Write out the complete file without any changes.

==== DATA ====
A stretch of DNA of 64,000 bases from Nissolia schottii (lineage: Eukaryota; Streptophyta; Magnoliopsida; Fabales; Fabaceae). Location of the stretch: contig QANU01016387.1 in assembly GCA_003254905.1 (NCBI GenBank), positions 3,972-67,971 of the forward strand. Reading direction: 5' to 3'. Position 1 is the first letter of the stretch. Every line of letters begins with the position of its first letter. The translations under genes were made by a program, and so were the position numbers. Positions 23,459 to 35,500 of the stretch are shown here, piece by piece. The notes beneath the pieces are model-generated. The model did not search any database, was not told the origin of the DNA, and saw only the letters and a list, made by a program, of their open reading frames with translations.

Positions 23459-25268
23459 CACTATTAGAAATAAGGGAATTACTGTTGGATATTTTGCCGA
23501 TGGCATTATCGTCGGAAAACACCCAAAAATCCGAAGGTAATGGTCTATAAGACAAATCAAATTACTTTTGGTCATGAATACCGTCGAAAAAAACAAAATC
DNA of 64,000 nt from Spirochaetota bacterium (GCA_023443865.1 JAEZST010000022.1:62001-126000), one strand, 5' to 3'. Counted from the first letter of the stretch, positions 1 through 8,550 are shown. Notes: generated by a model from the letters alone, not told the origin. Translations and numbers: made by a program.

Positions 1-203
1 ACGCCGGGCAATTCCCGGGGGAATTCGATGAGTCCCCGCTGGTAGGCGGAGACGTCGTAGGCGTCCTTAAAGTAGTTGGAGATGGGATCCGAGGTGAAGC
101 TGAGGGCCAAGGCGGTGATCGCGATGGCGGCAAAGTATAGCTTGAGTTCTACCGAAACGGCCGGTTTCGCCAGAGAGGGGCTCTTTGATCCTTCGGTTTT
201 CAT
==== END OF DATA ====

A stretch of DNA of 64,000 bases from Nissolia schottii (lineage: Eukaryota; Streptophyta; Magnoliopsida; Fabales; Fabaceae). Location of the stretch: contig QANU01016387.1 in assembly GCA_003254905.1 (NCBI GenBank), positions 3,972-67,971 of the forward strand. Reading direction: 5' to 3'. Position 1 is the first letter of the stretch. Every line of letters begins with the position of its first letter. The translations under genes were made by a program, and so were the position numbers. Positions 23,459 to 35,500 of the stretch are shown here, piece by piece. The notes beneath the pieces are model-generated. The model did not search any database, was not told the origin of the DNA, and saw only the letters and a list, made by a program, of their open reading frames with translations.

Positions 23459-25268
23459 CACTATTAGAAATAAGGGAATTACTGTTGGATATTTTGCCGA
23501 TGGCATTATCGTCGGAAAACACCCAAAAATCCGAAGGTAATGGTCTATAAGACAAATCAAATTACTTTTGGTCATGAATACCGTCGAAAAAAACAAAATC
DNA of 64,000 nt from Spirochaetota bacterium (GCA_023443865.1 JAEZST010000022.1:62001-126000), one strand, 5' to 3'. Counted from the first letter of the stretch, positions 1 through 8,550 are shown. Notes: generated by a model from the letters alone, not told the origin. Translations and numbers: made by a program.

Positions 1-203
1 ACGCCGGGCAATTCCCGGGGGAATTCGATGAGTCCCCGCTGGTAGGCGGAGACGTCGTAGGCGTCCTTAAAGTAGTTGGAGATGGGATCCGAGGTGAAGC
101 TGAGGGCCAAGGCGGTGATCGCGATGGCGGCAAAGTATAGCTTGAGTTCTACCGAAACGGCCGGTTTCGCCAGAGAGGGGCTCTTTGATCCTTCGGTTTT
201 CAT